A scaled-back version of U.S. President Donald Trump's travel ban took effect Thursday evening, stripped of provisions that brought protests and chaos at airports worldwide in January, yet still likely to generate a new round of court fights.
The new rules, the product of months of legal wrangling, aren't so much an outright ban as a tightening of already-tough visa policies affecting citizens from six Muslim-majority countries. Refugees are covered, too.
Administration officials promised that implementation this time around, which started at 8 p.m. ET on Thursday, would be orderly. Customs and Border Protection spokesperson Dan Hetlage said his agency expected "business as usual at our ports of entry," with all valid visa holders still being able to travel.
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Earlier, the Trump administration had set new criteria for visa applicants from six mainly Muslim nations and all refugees who require a "close" family or business tie to the United States.
The move comes the same week the Supreme Court partially restored Trump's executive order on the matter.
Visas that have already been approved will not be revoked, but instructions issued by the State Department on Wednesday said that new applicants from Syria, Sudan, Somalia, Libya, Iran and Yemen must prove a relationship with a parent, spouse, child, adult son or daughter, son-in-law, daughter-in-law or sibling already in the United States to be eligible.
The same requirement, with some exceptions, holds for would-be refugees from all nations still awaiting approval for admission to the U.S.
Grandparents, grandchildren, aunts, uncles, nieces, nephews, cousins, brothers-in-law and sisters-in-law, fiancés or other extended family members are not considered to be close relationships, according to the guidelines issued in a cable sent to all U.S. embassies and consulates late Wednesday.
As far as business or professional links are concerned, the State Department said a legitimate relationship must be "formal, documented and formed in the ordinary course rather than for the purpose of evading" the ban. Journalists, students, workers or lecturers who have valid invitations or employment contracts in the U.S. would be exempt.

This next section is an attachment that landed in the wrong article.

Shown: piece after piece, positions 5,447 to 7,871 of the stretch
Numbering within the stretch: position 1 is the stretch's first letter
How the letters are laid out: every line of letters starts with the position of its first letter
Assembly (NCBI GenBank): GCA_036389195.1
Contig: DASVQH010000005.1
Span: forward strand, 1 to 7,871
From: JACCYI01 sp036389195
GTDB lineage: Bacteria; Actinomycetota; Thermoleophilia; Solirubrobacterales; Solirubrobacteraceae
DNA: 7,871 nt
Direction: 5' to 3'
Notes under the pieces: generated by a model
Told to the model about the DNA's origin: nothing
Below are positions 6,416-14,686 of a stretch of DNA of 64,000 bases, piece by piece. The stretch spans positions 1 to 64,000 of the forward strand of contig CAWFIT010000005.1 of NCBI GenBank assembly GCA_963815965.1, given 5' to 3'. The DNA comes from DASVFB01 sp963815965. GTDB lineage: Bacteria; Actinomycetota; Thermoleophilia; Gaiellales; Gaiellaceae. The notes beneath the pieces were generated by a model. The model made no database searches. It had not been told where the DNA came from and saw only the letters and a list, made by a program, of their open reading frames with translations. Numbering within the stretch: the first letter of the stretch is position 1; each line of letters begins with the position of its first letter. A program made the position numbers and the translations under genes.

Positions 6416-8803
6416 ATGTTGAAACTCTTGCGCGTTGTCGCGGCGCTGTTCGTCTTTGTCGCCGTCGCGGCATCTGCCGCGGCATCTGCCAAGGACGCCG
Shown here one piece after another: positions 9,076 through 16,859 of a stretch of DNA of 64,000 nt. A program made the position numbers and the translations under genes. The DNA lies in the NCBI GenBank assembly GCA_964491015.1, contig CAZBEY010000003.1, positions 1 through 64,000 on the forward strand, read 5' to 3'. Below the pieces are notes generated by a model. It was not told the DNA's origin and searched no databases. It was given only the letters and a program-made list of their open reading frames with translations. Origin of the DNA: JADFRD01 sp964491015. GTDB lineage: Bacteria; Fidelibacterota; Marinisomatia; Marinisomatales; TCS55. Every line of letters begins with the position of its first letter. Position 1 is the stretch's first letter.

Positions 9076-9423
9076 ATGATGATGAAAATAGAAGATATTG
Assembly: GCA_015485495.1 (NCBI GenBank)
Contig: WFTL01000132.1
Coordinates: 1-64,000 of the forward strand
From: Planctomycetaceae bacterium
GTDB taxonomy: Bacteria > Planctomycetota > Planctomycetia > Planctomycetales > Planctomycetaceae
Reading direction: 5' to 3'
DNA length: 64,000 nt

That exemption does not apply to anyone seeking a relationship with an American business or educational institution purely for the purpose of avoiding the rules, the cable said. A hotel reservation or car rental contract, even if prepaid, would also not count, it said.
According to the cable, consular officers may grant other exemptions to applicants from the six nations if:
- They have "previously established significant contacts with the United States."
- They have "significant business or professional obligations" in the U.S.
- They are an infant, adopted child or in need of urgent medical care.
- They are travelling for business with a recognized international organization or the U.S. government.
- They are a legal resident of Canada who applies for a visa in Canada.
Meanwhile, the Middle East's biggest airline says its flights to the United States are operating as normal as new travel guidelines come into effect.
Dubai-based Emirates said in response to questions on the travel ban Thursday that it "remains guided by the U.S. Customs and Border Protection on this matter."
The carrier reminded passengers that they "must possess the appropriate travel documents, including a valid U.S. entry visa, in order to travel."
Shortly after taking office, Trump ordered a refugee ban and a travel ban affecting the six countries, plus Iraq. He said it was needed to protect the U.S. from terrorists, but opponents said it was unfairly harsh and was intended to meet his campaign promise to keep Muslims out of the United States.
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After a federal judge struck down the bans, Trump signed a revised order intended to overcome legal hurdles. That was also struck down by lower courts, but the Supreme Court's action Monday partially reinstated it.
The initial travel ban led to chaos at airports around the world, but because the guidelines exempt previously issued visas, similar problems are not expected. After a judge blocked the original ban, Trump issued a scaled-down order and the court's action Monday further reduced the number of people who would be covered by it. Also, while the initial order took effect immediately, adding to the confusion, this one was delayed 72 hours after the court's ruling.